Friday, January 2nd, 2009
Made in the image and likeness of God to be social creatures, we should not be surprised that grace, too, which perfects our nature, is inherently social in character. As we see in so many of their lives, the saint is one who lives for others, in the union of truth and love with God and neighbor.
As the goal of grace, friendship is also the means to its growth. We need others to help us learn the truth and grow in virtue. Daily interactions with family, friends, co-workers, and fellow believers provide the necessary context within which faith and love deepen and bear fruit.
The interconnected lives of Basil and Gregory (shown above with St. John Chrysostom) bring into high relief the beauty and necessity of Christian friendship. From the Roman breviary:
Basil was born of a Christian family at Caesarea in Cappadocia in 330. Conspicuous for his learning and virtue, for a time he led the life of a hermit but in 370 was made bishop of Caesarea. He fought against the Arians and wrote many admirable works, especially his monastic rule which many Eastern monks still follow. Saint Basil died in January 1, 379.
Gregory Nazianzen was also born in 330. Traveling as a youth in the pursuit of learning, he first joined his friend Basil as a hermit and was later ordained priest and bishop. In the year 381 he was elected bishop of Constantinople; however, because of factions dividing the Church, he returned to Nazianzen where he died on January 25, 389 or 390. He was called theologus because of his outstanding and eloquence.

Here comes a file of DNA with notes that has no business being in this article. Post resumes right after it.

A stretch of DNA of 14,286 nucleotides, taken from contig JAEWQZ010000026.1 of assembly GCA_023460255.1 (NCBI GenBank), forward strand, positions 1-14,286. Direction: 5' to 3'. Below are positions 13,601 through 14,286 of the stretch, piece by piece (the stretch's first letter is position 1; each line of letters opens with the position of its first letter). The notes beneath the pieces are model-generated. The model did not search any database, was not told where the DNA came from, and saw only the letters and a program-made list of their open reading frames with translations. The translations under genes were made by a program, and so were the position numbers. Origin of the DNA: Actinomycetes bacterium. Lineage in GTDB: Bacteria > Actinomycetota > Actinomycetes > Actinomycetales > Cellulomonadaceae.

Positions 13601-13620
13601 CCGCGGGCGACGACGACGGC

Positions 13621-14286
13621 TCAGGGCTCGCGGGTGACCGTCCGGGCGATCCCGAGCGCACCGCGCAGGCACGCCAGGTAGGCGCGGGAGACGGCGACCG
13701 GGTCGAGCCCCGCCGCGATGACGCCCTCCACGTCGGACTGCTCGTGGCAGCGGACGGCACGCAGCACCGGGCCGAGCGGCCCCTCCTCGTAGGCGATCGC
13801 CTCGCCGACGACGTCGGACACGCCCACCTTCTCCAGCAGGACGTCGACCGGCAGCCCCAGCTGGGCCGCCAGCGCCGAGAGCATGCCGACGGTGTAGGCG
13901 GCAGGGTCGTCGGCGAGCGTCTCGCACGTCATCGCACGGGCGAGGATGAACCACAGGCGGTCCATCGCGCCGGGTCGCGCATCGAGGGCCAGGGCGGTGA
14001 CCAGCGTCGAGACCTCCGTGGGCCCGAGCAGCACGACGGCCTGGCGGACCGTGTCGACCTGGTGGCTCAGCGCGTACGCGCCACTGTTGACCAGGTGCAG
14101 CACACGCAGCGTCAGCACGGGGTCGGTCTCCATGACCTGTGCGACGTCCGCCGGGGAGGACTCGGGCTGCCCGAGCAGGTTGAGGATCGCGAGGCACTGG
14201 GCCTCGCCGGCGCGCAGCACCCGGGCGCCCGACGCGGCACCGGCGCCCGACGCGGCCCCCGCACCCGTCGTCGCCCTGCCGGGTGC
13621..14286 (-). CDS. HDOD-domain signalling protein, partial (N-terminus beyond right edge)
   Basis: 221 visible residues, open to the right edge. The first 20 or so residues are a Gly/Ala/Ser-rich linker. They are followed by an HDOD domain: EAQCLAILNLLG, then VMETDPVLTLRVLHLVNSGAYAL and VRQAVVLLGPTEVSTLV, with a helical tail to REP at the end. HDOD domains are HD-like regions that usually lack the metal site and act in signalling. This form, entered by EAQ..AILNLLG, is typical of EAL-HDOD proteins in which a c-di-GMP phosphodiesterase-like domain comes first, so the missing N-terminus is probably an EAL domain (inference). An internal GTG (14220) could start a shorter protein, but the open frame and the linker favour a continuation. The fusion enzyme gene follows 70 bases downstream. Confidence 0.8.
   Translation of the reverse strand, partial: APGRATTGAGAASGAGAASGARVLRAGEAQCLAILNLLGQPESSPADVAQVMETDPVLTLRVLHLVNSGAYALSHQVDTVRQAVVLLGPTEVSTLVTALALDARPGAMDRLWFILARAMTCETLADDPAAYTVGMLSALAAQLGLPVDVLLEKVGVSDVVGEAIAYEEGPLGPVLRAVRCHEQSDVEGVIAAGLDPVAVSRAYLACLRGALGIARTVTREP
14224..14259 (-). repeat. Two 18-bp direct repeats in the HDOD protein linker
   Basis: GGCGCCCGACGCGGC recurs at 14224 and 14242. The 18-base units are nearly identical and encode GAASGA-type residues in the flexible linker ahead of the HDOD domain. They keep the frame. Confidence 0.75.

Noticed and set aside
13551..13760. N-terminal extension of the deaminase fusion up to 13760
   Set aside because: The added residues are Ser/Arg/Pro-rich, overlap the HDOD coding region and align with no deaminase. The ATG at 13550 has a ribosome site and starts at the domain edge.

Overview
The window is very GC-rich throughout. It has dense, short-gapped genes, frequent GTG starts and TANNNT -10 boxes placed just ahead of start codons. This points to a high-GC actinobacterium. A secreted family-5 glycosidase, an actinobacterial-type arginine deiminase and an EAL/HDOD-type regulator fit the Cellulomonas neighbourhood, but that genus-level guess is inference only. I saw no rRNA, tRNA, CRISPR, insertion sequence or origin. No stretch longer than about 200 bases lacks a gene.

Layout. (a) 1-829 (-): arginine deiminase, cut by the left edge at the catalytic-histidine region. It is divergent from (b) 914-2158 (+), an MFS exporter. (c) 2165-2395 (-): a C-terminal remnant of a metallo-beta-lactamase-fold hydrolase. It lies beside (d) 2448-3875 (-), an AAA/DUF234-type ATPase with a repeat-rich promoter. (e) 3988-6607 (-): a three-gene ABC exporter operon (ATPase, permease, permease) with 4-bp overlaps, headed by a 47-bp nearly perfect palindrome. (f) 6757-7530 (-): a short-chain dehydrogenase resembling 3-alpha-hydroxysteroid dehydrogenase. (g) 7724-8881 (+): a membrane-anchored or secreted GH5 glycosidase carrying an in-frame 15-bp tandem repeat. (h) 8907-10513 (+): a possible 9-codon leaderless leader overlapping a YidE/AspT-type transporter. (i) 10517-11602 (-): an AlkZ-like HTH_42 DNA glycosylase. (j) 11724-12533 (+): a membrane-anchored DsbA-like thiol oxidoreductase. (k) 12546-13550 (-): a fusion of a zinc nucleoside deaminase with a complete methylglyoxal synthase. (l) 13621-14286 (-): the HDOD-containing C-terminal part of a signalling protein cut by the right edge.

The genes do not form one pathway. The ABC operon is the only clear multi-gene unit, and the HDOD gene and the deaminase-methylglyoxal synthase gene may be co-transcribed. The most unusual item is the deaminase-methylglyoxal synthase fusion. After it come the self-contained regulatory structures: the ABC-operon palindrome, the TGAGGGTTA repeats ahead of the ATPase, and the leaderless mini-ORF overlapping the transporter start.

The second lesson in today’s Office of Readings is taken from a letter in which St. Gregory describes his friendship with St. Basil.
The same hope inspired us: the pursuit of learning. This is an ambition especially subject to envy. Yet between us there was no envy. On the contrary, we made capital out of our rivalry. Our rivalry consisted, not in seeking the first place for oneself but in yielding it to the other, for we each looked on the other’s success as his own.
Our single object and ambition was virtue, and a life of hope in the blessings that are to come; we wanted to withdraw from this world before we departed from it. With this end in view we ordered ourlives and all our actions. We followed the guidance of God’s law and spurred each other on to virtue. If it is not too boastful to say, we found in each other a standard and rule for discerning right from wrong.
Different men have different names, with they owe to their parents or to themselves, that is, to their own pursuits and achievements. But our great pursuit, the great name we wanted, was to be Christians, to be called Christians.
In God’s providence for our happiness, may we too enjoy the peace and solace of holy friendships.
God our Father,
you inspired the Church
with the example and teaching of your saints Basil and Gregory.
In humility may we come to know your truth
and put it into action with faith and love.
Grant this through our Lord Jesus Christ, your Son,
who lives and reigns with you and the Holy Spirit,
one God, forever and ever. Amen.